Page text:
Again, the fact that she's willing to do something like this is all about loving her children and making sure we can keep things as normal for our kids as possible. Albeit this is an unusual way of doing it.

KING: Here's another clip of Patti on the show. Watch.


UNIDENTIFIED FEMALE: Dear heavenly father, we just pray over Patti. We pray over her family. We pray over her husband and everything that's going on, lord. You know the truth. You know that everything that's happened. I pray the truth will be revealed. I pray that he will triumph in your name, Lord Jesus. I pray that you bless him. They will be delivered from this evil and oppression, Lord Jesus. In Jesus' name we pray. Amen.

P. BLAGOJEVICH: Beautiful, beautiful.


KING: Rod, your wife has not been charged with any crime, but she was referenced in the federal indictment against you. She was heard cursing on audiotape. Chicago newspapers characterize her as Lady Macbeth. Do you think doing this reality show will help her image? What do you think that image is?

R. BLAGOJEVICH: Well, the media and newspapers like to twist things and sensationalize. Yes, she said a bad word because she was angry about the treatment of her husband. And that's not an unusual thing. She doesn't speak like that most of the time. They just caught her in a private conversation, when her telephone at home was wire tapped and bugged.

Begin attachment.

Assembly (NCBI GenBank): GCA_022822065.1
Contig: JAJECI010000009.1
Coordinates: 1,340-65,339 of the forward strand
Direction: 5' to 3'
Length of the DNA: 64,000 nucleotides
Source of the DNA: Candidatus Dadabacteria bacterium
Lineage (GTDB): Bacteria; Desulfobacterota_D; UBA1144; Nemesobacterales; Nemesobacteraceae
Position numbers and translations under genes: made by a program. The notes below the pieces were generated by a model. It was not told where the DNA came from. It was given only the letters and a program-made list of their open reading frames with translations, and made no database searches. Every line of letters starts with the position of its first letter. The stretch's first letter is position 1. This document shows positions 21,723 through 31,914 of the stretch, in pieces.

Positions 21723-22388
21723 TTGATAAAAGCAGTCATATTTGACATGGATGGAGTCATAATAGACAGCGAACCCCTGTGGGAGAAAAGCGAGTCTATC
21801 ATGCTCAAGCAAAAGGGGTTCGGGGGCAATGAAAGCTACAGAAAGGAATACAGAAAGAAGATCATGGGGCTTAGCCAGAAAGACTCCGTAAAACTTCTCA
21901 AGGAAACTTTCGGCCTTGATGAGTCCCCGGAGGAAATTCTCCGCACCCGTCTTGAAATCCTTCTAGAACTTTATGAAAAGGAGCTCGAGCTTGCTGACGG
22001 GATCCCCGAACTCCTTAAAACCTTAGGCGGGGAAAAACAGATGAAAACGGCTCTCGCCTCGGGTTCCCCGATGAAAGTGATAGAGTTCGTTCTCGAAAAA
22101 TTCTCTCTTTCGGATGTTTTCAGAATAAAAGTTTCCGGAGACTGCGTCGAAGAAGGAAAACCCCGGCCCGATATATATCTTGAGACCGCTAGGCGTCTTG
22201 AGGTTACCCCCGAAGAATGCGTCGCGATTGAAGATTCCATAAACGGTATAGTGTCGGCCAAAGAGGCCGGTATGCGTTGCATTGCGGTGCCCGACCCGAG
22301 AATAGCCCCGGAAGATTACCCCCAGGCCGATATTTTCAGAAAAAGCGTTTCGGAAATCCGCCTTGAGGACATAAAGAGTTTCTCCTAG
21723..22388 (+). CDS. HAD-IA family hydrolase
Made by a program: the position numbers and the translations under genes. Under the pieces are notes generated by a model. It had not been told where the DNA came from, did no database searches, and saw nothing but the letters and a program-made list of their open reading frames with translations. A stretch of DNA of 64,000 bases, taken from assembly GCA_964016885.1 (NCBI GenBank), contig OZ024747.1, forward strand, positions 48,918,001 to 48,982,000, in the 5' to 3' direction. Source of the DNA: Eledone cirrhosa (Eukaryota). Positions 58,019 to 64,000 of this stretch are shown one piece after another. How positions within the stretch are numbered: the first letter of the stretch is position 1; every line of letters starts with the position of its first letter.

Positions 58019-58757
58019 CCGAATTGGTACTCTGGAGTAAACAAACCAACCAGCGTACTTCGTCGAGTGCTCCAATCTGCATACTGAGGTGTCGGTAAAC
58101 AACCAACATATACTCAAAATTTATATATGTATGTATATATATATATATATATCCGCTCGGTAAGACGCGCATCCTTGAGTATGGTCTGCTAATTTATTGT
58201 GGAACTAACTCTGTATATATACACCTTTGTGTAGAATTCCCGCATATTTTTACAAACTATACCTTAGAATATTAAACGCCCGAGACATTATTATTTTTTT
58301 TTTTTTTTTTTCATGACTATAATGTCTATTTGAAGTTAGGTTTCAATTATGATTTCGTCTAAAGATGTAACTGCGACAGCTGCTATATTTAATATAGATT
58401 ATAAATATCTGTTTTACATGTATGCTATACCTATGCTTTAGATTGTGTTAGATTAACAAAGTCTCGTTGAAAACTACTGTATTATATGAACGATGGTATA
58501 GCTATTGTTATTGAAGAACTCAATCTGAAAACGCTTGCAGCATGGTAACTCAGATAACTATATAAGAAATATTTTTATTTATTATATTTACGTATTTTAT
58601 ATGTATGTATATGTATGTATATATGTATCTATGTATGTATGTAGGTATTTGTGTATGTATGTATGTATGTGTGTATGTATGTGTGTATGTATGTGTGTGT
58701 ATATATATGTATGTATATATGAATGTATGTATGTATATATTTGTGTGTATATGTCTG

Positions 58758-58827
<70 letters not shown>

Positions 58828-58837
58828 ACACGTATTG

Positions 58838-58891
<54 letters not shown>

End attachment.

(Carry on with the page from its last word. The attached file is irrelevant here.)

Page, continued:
Again, I think people have a chance to see her for what she is on that program. Those of us who know her and love her are blessed to have her in our lives.

If I can just say again, the truth will win out in this. I'm looking forward to being vindicated. As we work through this process as a family, we're not unlike a lot of other families across America. Millions of people have lost their jobs, are being dislocated during these hard times. There are laid off auto workers in Michigan who are rebuilding their lives, retraining as nurses. They're an inspiration to Patti and me.

I'm going to stand tall and I'm fighting this all the way. We're going to prevail because the truth is on our side. A huge wrong has been done to me and my family.

I want people to know they can be underdogs and fight a system that unfairly treated them. They can prevail and survive. And in the meantime, as you work your way through, stand tall.

KING: Rod, without being repetitive, do you think you, at all -- you, yourself -- made some mistakes in this that led to this? Whether they are legally enough to convict you, were there some parts where you made mistakes?

R. BLAGOJEVICH: You know, again, Larry, I --

KING: Without elaborating.

R. BLAGOJEVICH: Yes, I could say over the years, have I made some mistakes in judgment? Have I put some confidence and faith and reliance on people who ultimately turned out to be people I didn't know or know to be what they were? There's a central figure in this whole case that both President Obama and I had a close relationship with. He sent a letter to a federal judge saying that neither president, then Senator Obama, or me were involved in any wrongdoing with him. Now suddenly he emerges in this case in a different light. Is he the person I thought he was?